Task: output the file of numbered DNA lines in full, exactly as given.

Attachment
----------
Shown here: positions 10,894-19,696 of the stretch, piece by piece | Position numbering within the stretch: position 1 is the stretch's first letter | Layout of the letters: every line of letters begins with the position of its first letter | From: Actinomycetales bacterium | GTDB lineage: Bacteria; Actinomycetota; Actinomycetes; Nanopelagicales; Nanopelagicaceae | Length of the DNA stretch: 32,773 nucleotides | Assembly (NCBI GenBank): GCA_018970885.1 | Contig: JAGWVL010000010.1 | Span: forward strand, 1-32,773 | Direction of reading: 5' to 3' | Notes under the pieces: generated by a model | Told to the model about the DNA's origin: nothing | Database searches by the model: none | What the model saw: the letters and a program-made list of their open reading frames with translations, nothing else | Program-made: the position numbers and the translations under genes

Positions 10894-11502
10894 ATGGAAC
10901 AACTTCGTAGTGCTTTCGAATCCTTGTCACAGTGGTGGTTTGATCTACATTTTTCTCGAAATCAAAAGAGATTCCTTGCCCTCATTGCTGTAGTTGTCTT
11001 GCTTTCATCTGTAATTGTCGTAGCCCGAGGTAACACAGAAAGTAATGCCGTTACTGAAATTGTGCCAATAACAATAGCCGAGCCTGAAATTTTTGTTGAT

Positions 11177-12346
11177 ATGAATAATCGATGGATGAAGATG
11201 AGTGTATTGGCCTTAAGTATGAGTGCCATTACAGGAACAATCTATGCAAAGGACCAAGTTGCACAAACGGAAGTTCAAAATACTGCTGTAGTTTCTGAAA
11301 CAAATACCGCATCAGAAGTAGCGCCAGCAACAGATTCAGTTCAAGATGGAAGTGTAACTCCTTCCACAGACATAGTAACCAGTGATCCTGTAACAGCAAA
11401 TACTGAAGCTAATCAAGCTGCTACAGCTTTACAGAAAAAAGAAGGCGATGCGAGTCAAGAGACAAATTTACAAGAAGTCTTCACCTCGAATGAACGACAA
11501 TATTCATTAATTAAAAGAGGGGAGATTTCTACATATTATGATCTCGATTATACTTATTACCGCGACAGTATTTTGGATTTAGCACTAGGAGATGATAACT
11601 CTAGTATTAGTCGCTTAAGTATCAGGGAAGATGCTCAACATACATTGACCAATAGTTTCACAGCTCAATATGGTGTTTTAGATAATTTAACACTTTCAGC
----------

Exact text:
Shown here: positions 10,894-19,696 of the stretch, piece by piece | Position numbering within the stretch: position 1 is the stretch's first letter | Layout of the letters: every line of letters begins with the position of its first letter | From: Actinomycetales bacterium | GTDB lineage: Bacteria; Actinomycetota; Actinomycetes; Nanopelagicales; Nanopelagicaceae | Length of the DNA stretch: 32,773 nucleotides | Assembly (NCBI GenBank): GCA_018970885.1 | Contig: JAGWVL010000010.1 | Span: forward strand, 1-32,773 | Direction of reading: 5' to 3' | Notes under the pieces: generated by a model | Told to the model about the DNA's origin: nothing | Database searches by the model: none | What the model saw: the letters and a program-made list of their open reading frames with translations, nothing else | Program-made: the position numbers and the translations under genes

Positions 10894-11502
10894 ATGGAAC
10901 AACTTCGTAGTGCTTTCGAATCCTTGTCACAGTGGTGGTTTGATCTACATTTTTCTCGAAATCAAAAGAGATTCCTTGCCCTCATTGCTGTAGTTGTCTT
11001 GCTTTCATCTGTAATTGTCGTAGCCCGAGGTAACACAGAAAGTAATGCCGTTACTGAAATTGTGCCAATAACAATAGCCGAGCCTGAAATTTTTGTTGAT

Positions 11177-12346
11177 ATGAATAATCGATGGATGAAGATG
11201 AGTGTATTGGCCTTAAGTATGAGTGCCATTACAGGAACAATCTATGCAAAGGACCAAGTTGCACAAACGGAAGTTCAAAATACTGCTGTAGTTTCTGAAA
11301 CAAATACCGCATCAGAAGTAGCGCCAGCAACAGATTCAGTTCAAGATGGAAGTGTAACTCCTTCCACAGACATAGTAACCAGTGATCCTGTAACAGCAAA
11401 TACTGAAGCTAATCAAGCTGCTACAGCTTTACAGAAAAAAGAAGGCGATGCGAGTCAAGAGACAAATTTACAAGAAGTCTTCACCTCGAATGAACGACAA
11501 TATTCATTAATTAAAAGAGGGGAGATTTCTACATATTATGATCTCGATTATACTTATTACCGCGACAGTATTTTGGATTTAGCACTAGGAGATGATAACT
11601 CTAGTATTAGTCGCTTAAGTATCAGGGAAGATGCTCAACATACATTGACCAATAGTTTCACAGCTCAATATGGTGTTTTAGATAATTTAACACTTTCAGC